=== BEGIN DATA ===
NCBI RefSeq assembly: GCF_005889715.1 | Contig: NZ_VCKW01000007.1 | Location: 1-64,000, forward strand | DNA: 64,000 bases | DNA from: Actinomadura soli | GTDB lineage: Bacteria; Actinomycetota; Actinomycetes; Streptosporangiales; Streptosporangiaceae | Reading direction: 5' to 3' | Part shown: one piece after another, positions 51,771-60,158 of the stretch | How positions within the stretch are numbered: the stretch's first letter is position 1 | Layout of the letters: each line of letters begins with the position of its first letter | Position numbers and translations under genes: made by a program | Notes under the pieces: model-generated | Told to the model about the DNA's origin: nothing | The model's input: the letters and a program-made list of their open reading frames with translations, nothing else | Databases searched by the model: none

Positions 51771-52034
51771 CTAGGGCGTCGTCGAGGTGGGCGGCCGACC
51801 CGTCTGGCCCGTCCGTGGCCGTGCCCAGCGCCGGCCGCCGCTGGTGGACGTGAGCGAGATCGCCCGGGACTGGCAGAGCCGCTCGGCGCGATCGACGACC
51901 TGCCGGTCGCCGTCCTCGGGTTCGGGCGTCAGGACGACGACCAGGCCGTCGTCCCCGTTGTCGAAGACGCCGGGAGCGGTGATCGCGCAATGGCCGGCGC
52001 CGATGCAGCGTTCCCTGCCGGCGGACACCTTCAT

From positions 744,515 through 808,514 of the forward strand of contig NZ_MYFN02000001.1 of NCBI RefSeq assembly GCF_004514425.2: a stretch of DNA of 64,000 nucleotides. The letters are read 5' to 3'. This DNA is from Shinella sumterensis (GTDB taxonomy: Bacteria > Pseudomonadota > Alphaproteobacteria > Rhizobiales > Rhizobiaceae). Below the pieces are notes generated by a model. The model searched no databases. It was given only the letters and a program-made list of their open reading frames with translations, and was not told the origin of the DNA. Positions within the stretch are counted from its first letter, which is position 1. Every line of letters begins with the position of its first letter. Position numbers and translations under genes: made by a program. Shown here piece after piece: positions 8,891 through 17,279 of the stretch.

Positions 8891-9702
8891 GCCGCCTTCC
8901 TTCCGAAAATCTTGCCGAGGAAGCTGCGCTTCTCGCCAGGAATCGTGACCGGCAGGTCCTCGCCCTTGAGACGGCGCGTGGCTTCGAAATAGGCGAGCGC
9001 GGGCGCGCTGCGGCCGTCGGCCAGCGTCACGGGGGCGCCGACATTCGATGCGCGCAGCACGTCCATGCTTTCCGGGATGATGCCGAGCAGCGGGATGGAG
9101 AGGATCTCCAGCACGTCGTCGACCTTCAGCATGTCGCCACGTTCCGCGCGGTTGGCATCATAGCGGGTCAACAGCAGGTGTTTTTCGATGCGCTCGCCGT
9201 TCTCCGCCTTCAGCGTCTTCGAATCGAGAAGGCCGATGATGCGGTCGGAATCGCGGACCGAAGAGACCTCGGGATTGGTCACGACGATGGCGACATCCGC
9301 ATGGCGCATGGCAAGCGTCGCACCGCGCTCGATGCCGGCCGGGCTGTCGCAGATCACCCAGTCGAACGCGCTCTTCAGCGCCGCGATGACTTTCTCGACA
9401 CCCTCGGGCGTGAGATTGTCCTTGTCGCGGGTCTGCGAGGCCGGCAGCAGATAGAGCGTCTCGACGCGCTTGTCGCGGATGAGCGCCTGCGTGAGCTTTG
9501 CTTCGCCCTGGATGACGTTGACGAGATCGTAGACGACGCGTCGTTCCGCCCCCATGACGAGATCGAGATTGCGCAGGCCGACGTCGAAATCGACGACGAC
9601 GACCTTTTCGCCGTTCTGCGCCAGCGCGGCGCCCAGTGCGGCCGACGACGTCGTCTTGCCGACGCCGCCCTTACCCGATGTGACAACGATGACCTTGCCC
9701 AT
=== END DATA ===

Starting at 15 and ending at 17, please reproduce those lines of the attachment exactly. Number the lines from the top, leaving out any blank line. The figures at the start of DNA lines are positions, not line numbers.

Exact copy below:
9401 CCCTCGGGCGTGAGATTGTCCTTGTCGCGGGTCTGCGAGGCCGGCAGCAGATAGAGCGTCTCGACGCGCTTGTCGCGGATGAGCGCCTGCGTGAGCTTTG
9501 CTTCGCCCTGGATGACGTTGACGAGATCGTAGACGACGCGTCGTTCCGCCCCCATGACGAGATCGAGATTGCGCAGGCCGACGTCGAAATCGACGACGAC
9601 GACCTTTTCGCCGTTCTGCGCCAGCGCGGCGCCCAGTGCGGCCGACGACGTCGTCTTGCCGACGCCGCCCTTACCCGATGTGACAACGATGACCTTGCCC